Named Ranges with _xlfn. prefixes

Iron Contributor



I have some VBA code to makes a list of Named Ranges in a workbook. It then visits each of these named ranges and grabs some data from them for further processing.

Today, I had this code fail, while it has been working perfectly for months.

The reason is there seems to be 3 new Named Ranges named: _xlfn.TEXTJOIN, _xlfn.SINGLE, and _xlfn.CONCAT. Based on this web page it seems to me that some unsupported functions were introduced.


A) How was this done? I know this is a very vague question, but I need to prevent it from happening again so that my VBA code will run


B) The three functions should be supported I have Office 365 updated to the latest version and build:

Microsoft® Excel® for Microsoft 365 MSO (Version 2206 Build 16.0.15330.20216) 64-bit. I checked and no updates were available?!


C) I searched all my worksheets looking for these functions, and did not find any of them? Other than the sheet that contains the Named Range List of names! I do not recall using any of these functions in my workbook either!


Thanks for any help and insight.


Georgie Anne


14 Replies


Nobody else on older version opened your file?

Hello @SergeiBaklan,
Thanks for your question.
No, same version of MS-Office installed on all Windows 10 PCs. And the most puzzling thing is that none of the functions are used anywhere in the workbook.

But your question may point to something interesting. Do you think that opening a workbook developed using an older version of MS-Excel could trigger this behavior, even though as I said none of these functions are used?
Georgie Anne


My recollection is that the hidden system names appear when a worksheet containing new functions is opened in an older Excel version that does not support them.  You could modify your VBA to test for names starting "_xlfn" and exit the loop whenever it finds one.  It may also be useful to skip names that refer to valid formulas but are not range references.  They will have a '.RefersTo' property but there will be no 'RefersToRange' property.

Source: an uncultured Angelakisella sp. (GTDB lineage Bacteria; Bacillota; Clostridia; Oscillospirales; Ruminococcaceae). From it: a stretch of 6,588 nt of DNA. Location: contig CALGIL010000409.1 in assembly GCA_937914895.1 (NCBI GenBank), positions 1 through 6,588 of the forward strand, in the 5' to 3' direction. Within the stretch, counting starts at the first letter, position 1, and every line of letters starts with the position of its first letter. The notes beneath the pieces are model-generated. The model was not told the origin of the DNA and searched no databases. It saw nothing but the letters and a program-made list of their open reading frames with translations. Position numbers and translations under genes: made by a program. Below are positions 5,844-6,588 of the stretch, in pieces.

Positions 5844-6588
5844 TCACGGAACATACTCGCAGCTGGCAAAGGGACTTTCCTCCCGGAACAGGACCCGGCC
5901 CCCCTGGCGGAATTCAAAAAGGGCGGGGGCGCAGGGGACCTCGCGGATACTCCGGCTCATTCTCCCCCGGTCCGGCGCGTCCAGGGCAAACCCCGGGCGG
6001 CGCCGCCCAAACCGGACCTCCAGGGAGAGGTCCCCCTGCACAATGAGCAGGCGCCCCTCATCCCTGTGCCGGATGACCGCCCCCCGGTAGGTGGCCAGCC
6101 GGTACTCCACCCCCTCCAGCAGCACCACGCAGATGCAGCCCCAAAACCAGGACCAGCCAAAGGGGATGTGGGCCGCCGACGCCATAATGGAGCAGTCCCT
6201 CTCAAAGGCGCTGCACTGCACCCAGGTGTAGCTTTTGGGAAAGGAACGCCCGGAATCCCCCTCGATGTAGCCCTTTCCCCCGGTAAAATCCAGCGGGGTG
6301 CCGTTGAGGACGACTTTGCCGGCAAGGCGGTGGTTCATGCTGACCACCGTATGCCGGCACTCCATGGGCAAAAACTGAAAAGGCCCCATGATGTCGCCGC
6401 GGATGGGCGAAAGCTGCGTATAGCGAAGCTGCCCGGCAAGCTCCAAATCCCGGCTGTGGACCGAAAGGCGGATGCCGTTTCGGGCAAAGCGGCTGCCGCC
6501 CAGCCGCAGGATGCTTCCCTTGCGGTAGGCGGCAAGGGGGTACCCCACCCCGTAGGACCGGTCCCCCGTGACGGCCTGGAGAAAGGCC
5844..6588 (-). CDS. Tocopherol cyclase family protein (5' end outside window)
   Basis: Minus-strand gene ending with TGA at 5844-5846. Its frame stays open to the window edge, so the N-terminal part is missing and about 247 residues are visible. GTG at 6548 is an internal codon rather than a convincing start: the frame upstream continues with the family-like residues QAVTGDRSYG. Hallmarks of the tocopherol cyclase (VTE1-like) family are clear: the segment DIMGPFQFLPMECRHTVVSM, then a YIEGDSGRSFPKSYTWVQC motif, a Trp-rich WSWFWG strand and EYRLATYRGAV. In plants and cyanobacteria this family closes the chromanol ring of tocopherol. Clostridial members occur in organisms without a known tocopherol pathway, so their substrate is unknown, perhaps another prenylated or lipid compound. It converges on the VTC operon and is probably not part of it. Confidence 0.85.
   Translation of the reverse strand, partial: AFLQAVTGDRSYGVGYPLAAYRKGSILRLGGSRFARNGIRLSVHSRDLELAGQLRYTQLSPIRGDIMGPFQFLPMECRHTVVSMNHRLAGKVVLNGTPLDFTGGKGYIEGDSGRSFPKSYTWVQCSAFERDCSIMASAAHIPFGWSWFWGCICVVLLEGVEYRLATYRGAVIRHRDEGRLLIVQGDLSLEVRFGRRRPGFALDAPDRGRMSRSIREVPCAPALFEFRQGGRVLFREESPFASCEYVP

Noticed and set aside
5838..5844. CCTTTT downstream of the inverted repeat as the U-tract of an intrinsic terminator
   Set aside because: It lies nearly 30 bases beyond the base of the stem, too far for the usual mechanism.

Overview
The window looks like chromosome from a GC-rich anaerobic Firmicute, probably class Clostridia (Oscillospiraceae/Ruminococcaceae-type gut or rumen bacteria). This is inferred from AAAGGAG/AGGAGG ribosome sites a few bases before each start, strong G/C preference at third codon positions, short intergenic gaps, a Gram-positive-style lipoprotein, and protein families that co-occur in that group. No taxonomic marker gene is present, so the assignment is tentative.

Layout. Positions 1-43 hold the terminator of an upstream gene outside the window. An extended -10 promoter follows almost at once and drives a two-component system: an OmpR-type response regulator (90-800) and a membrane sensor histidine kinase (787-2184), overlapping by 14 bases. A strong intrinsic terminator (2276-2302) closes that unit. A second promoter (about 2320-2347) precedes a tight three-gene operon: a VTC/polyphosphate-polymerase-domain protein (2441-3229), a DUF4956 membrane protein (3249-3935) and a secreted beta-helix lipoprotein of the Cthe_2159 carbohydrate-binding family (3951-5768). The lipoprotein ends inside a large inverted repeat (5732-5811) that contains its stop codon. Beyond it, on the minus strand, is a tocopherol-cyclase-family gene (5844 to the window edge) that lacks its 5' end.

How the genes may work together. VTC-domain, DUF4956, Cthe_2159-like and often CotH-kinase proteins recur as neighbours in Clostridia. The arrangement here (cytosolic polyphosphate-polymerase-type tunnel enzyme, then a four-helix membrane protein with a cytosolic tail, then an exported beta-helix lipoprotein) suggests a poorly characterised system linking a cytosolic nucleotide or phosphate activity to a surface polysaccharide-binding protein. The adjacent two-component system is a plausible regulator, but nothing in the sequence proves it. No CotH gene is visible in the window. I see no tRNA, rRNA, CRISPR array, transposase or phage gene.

Thanks @Peter Bartholomew,
I am stumped. As I mentioned none of these formulas are being used. All the machines that opened the workbook has the same version of MS-Excel, and as you suggested I have added code to check for "_xlfn." in the Range Name and not to process it. That is a solution, but I am still curious as to what happened. I ran the repair utility on my development machine as I opened the workbook, and nothing changed. So???

Would you happen to know a way to get the Scope property of a Named Range?
Georgie Anne
what is the named ranges? are they just absolute references like Shee1!$A$1:$B$5 or a formula?
The other oddity is that the named ranges are also actual excel functions. I tested if that causes any issue but it didn't for me.
My guess is more along the lines that the names are using formulas that when opened on an older version that version didn't recognize those formula/functions. can you paste a screenshot of your Name Manager?


I think these system generated names are normally hidden but they will be seen by VBA.  I have just checked the names from a workbook I am planning to post here, using the VBA

Sub Namelist()

For Each n In ThisWorkbook.Names
Debug.Print n.Name
Next n

For Each n In Sheet1.Names
Debug.Print n.Name
Next n

End Sub

What I get is

"System names showing functions - hidden"
"System names holding LET local names - hidden"
"Named Ranges"
"Named formulas - Lambda functions"
"Named Range within Sheet1 Scope"